Msunduzi pre-paid meter system one of the most expensive in SA

2013-03-12 00:00

A SURVEY of pre-paid meter systems in other cities in the country shows that the Msunduzi system is among the more expensive.

Johannesburg has offered free meters for certain categories of residents, Cape Town installed meters free of charge until a cut-off date and Tshwane reduced the price of the meters to R1 400.

Msunduzi residents are up in arms over a council decision on the blanket enforcement of pre-paid meters in which they will have to pay R2 500 upfront for the installation of the meters.

They are also upset that there has been no public consultation on the matter.

The City of Tshwane is moving to pre-paid meters, but more cautiously.

News24 reported that Tshwane will first change the by-law to state that “rendering of electricity in Tshwane will only be done on pre-paid electricity platform for all users”.

The municipality also took a decision that residents on its indigent list will get meters for free.

For other residents the price would be R1 400. The price was reduced last year from R2 015.

Pre-paid meter installation is not going as smoothly in Johannesburg.

A complaint aired by many residents is that they are being double-billed. Despite buying their own electricity, they are still getting bills from the municipality.

In Johannesburg, according to Property24, City Power got into trouble when it cut off electricity supplies to force residents to convert to pre-paid meters. Its officials were reportedly arriving at properties without notification to install the meters.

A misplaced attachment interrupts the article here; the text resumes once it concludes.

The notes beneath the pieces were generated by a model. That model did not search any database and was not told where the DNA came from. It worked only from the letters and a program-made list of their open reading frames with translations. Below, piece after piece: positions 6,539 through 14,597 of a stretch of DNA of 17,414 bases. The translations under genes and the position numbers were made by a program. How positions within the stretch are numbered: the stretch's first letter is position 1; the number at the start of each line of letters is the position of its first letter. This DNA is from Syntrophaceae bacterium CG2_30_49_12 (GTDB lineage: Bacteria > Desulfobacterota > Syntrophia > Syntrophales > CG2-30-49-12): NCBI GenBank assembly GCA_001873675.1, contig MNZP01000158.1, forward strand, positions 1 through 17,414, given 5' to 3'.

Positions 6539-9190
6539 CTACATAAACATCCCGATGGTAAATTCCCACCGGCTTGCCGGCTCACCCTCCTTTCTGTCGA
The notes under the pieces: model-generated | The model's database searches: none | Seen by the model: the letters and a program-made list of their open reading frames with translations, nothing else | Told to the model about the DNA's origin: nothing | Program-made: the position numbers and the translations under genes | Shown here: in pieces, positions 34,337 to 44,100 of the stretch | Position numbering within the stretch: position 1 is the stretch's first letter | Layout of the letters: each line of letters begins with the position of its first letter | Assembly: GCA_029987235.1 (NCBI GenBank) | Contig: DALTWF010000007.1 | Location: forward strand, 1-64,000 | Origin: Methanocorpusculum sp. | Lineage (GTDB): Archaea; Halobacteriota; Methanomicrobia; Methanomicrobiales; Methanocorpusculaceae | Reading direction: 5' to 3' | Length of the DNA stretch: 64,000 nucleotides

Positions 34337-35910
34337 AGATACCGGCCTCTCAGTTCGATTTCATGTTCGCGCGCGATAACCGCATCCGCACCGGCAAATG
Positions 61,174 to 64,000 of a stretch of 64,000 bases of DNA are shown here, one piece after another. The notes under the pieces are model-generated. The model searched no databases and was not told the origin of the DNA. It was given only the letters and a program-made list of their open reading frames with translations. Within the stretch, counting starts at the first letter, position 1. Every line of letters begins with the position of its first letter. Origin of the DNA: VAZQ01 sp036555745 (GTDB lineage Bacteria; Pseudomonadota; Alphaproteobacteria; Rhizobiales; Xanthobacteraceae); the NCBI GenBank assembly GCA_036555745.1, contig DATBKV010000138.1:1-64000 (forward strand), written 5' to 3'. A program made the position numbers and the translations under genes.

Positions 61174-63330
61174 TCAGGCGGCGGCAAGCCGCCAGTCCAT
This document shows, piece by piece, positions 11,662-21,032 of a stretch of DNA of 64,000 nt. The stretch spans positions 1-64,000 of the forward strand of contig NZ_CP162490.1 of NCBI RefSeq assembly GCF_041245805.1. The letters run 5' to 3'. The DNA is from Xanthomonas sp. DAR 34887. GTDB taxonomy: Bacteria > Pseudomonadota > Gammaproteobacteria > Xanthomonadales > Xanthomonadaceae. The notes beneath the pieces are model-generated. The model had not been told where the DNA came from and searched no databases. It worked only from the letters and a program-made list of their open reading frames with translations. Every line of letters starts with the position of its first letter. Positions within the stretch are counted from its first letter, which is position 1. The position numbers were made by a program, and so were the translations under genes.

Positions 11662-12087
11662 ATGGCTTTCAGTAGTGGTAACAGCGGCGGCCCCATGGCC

Attorney Dino Tserkezis told Property24 that this was illegal because there was no basis in terms of the by-laws in Johannesburg that allowed the utility to force property owners to convert to a pre-paid metering system, especially if their accounts were paid and up to date.

The municipality is reportedly installing free meters for listed indigent residents as well as for householders who have made arrangements to pay their arrears. Other customers who are being charged are being offered choices on the type of meter they would like installed.

The costs will vary, depending on the meter, from single-phase to three-phase meters. Customers who use more than 1 100 kilowatts per month have been advised by City Power not to convert to pre-paid meters.

More than 75% of Cape Town is on pre-paid meters, according to the latest information from the municipality.

City of Cape Town spokesperson Charles Cooper said the city started converting to pre-paid meters a long time ago. To get residents to convert, it initially fitted the meters free of charge. He said the city also ensured that the unit charges on the pre-paid meters were the same as the charges on the credit meter system.

Part of the resistance in Msunduzi against the blanket installation of pre-paid meters is that currently the unit charge on the pre-paid system is higher than for the credit meter system.

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